When we print photos, our printers distribute ink/dye with the assumption that we have full spectrum lighting as our viewing source.  We really have to assume full spectrum lighting because there is so much variation in lighting of even the same type (incandescent, fluorescent) that to do otherwise would only make the problem worse.  Because our printers reproduce color using primaries like cyan, magenta, and yellow, uneven distribution of light from a non full spectrum light source can shift colors due to the way the "spikes" created by our printer's cyan, magenta, and yellow inks happen to align with the spikes in our light source.  If our light source has a "valley" in the spectrum in the blue area and a "peak" in the red area, this might have the affect of enhancing the yellow ink while subduing the cyan ink.  Move to a different light source, and the opposite may be true, forcing the perceived color to change.  It's sort of like watching a runner who is pacing at a steady rate.  As long as the runner keeps pace, it doesn't matter whether the ground between his steps is solid or he is running on the tops of well placed poles because he doesn't use the ground that he isn't stepping on.  Place poles where he is stepping and he'll do fine.  As soon as he changes his pace, however, and his stride no longer matches the placement of the poles, he falls.  Same idea with matching your lighting with the color distribution of your inks.


So how do we deal with metamerism?

We have to consider the spectral distribution of light plus the spectral distribution of our inks to understand and control metamerism.  Sound complicated?  You bet!  So complicated in fact that there really is no simple answer.  Even if you use ICC profiles to get the best color for your printed photos, almost all ICC profiles are designed to produce accurate color under full spectrum lighting (D50).  View your prints under most indoor lighting, and your results may vary.  Some printers have inks that are more or less prone to metamerism, and some individual inks can cause more of a problem than others.  For example, the yellow ink in some printers has been found to be a major contributor to metamerism, so some specialized (mostly B/W related) software is designed to try to use less yellow ink so that your prints don't shift color as much from room to room.  It really is a complicated issue, but there are things that you can do to take control of metamerism.

The best (and relatively inexpensive) way to deal with metamerism in a controlled environment is to buy better lighting.  While Solux bulbs probably produce the best metamerism-free lighting, there are other options available that do a relatively good job.  For example, most home and garden centers now carry "daylight" or "natural" fluorescent bulbs for your home or office.  They are more expensive than regular office fluorescents but you can still probably replace all of the 48 inch fluorescent bulbs in a small office for less than the cost of a few packs of photo paper!  Most of these bulbs are labeled with a CRI (Color Rendering Index).  The closer the number to 100 (perfect daylight), the better.  A CRI of 90 would be considered good, 95-98 very good, and anything above 98 exceptional.  Not only will these bulbs help prevent color surprises in your prints, they also brighten the room and often give more of a revived feeling to the surroundings.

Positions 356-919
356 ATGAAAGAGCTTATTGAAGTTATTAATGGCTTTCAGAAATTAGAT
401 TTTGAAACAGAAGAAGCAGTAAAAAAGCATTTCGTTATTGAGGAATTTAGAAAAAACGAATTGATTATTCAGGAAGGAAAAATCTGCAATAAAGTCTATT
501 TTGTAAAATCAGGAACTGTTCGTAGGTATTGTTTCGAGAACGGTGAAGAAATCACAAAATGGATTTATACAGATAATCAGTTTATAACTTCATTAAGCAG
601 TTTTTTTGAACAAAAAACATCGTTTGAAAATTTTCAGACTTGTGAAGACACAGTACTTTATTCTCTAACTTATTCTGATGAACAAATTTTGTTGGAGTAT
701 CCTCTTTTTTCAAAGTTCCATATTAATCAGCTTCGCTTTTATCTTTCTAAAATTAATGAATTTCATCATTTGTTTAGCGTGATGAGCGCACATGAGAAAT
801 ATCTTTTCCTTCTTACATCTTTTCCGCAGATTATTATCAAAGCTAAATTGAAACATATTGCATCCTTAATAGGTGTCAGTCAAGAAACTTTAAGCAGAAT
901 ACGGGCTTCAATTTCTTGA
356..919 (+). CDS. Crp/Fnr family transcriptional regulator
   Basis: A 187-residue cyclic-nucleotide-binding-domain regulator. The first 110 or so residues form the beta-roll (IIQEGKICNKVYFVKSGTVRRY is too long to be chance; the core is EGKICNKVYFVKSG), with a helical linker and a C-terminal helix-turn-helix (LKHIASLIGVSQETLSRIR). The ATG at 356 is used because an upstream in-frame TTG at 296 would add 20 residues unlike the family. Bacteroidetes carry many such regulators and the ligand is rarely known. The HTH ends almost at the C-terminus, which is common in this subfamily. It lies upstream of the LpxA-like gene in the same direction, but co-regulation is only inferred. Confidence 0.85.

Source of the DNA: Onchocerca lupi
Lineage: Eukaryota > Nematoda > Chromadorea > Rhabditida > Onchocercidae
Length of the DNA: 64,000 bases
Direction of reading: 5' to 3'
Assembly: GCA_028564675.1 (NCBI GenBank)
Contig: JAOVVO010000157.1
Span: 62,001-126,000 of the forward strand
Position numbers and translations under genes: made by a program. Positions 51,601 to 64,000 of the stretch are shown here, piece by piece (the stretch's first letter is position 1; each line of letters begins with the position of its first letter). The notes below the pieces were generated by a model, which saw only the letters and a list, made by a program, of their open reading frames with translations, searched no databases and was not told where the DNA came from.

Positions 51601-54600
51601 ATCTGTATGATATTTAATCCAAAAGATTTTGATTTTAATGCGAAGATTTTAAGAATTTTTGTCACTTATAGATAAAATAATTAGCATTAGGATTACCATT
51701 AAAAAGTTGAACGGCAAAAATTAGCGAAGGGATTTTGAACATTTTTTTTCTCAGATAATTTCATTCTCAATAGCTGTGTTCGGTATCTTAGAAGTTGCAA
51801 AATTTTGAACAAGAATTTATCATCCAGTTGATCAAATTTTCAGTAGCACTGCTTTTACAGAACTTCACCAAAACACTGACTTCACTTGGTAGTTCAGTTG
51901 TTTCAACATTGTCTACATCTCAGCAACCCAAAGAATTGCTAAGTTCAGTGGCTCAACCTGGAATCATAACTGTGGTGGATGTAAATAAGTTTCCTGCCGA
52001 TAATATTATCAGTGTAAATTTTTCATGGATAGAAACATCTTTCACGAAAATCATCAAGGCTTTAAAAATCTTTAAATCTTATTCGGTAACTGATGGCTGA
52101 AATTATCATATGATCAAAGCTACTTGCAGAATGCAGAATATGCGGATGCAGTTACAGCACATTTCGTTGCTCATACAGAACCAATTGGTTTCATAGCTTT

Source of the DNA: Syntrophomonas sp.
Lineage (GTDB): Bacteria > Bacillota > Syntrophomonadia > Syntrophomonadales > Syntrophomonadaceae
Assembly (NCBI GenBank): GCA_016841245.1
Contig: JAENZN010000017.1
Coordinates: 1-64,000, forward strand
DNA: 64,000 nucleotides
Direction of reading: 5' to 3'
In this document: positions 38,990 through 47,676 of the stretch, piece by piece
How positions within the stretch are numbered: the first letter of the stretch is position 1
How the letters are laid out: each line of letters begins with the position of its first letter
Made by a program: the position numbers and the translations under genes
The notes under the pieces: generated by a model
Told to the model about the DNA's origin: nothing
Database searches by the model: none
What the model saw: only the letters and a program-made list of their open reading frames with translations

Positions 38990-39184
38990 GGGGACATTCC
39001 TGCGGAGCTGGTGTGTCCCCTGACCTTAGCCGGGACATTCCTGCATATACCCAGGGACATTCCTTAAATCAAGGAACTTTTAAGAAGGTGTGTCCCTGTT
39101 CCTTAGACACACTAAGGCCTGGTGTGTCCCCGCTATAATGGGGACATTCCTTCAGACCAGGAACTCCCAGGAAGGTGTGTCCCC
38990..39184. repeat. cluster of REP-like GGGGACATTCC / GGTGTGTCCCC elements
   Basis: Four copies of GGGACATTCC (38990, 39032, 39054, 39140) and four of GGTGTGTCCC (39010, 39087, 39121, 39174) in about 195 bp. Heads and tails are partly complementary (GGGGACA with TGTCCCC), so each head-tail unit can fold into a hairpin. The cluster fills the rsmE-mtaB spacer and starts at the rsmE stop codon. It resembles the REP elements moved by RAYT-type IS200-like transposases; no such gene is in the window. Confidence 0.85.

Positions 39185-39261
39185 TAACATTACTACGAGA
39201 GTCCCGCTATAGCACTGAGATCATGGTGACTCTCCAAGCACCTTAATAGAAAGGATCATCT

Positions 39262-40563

If you are printing B/W photos, you may want to invest in specialized software that produces B/W prints that are less prone to metamerism.  Most inkjet printers do not just use black ink to produce B/W prints: they still use a mix of black plus some of the color inks.  To understand why printers still need to place color ink on the paper when printing B/W photos is another article in itself, but most print drivers don't offer a "black ink only" option.  To make matters worse, most black inks aren't truly neutral anyway!  Our eyes can be more sensitive to color casts in B/W prints because we are very sensitive to slight color casts when we know the entire photo should be neutral.  If you find that your B/W prints shift color when moving to different lighting, you might want to consider a RIP (Raster Image Processor) designed for your printer such as QuadTone RIP.  In most cases though, an accurate ICC profile for your printer will do a decent job.

Also be aware that different printing technologies suffer from metamerism to different degrees.  Pigment based printers usually suffer from metamerism more than dye based printers, however, the latest pigment based printers have far fewer problems than the earlier models such as the Epson 2000P and 2200 which are known to produce prints more prone to metamerism.



Most people will probably go through life unaware of the issue of metamerism and to be honest, the problem is rarely so severe that people complain about it.  For those who are concerned with color accuracy and producing the best photos, however, there may be some situations where colors are difficult to match and knowing that metamerism can be an issue can at least allow you to deal with the problem.  As a general rule of thumb, metamerism is most evident in printed photos, so if you are having trouble with color matching in your printed photos, always take the photo to a window or take it outside to see if the problem persists under full spectrum lighting.  You might just be dealing with a particular color that is affected by metamerism.  It can be a tedious and losing battle to try to tweak colors under difficult lighting, so it's always a good idea to try daylight when dealing with color issues in printed photos just to identify where the problem is coming from.  This might not make the fix any easier if you must deal with difficult lighting or your photos must be displayed under that lighting, but at least if we can see and identify our enemy, we have more options in how to deal with it.


Mike Chaney

Pages: [1]
Jump to:  

Powered by MySQL Powered by PHP Powered by SMF 1.1.21 | SMF © 2015, Simple Machines Valid XHTML 1.0! Valid CSS!
Security updates 2022 by ddisoftware, Inc.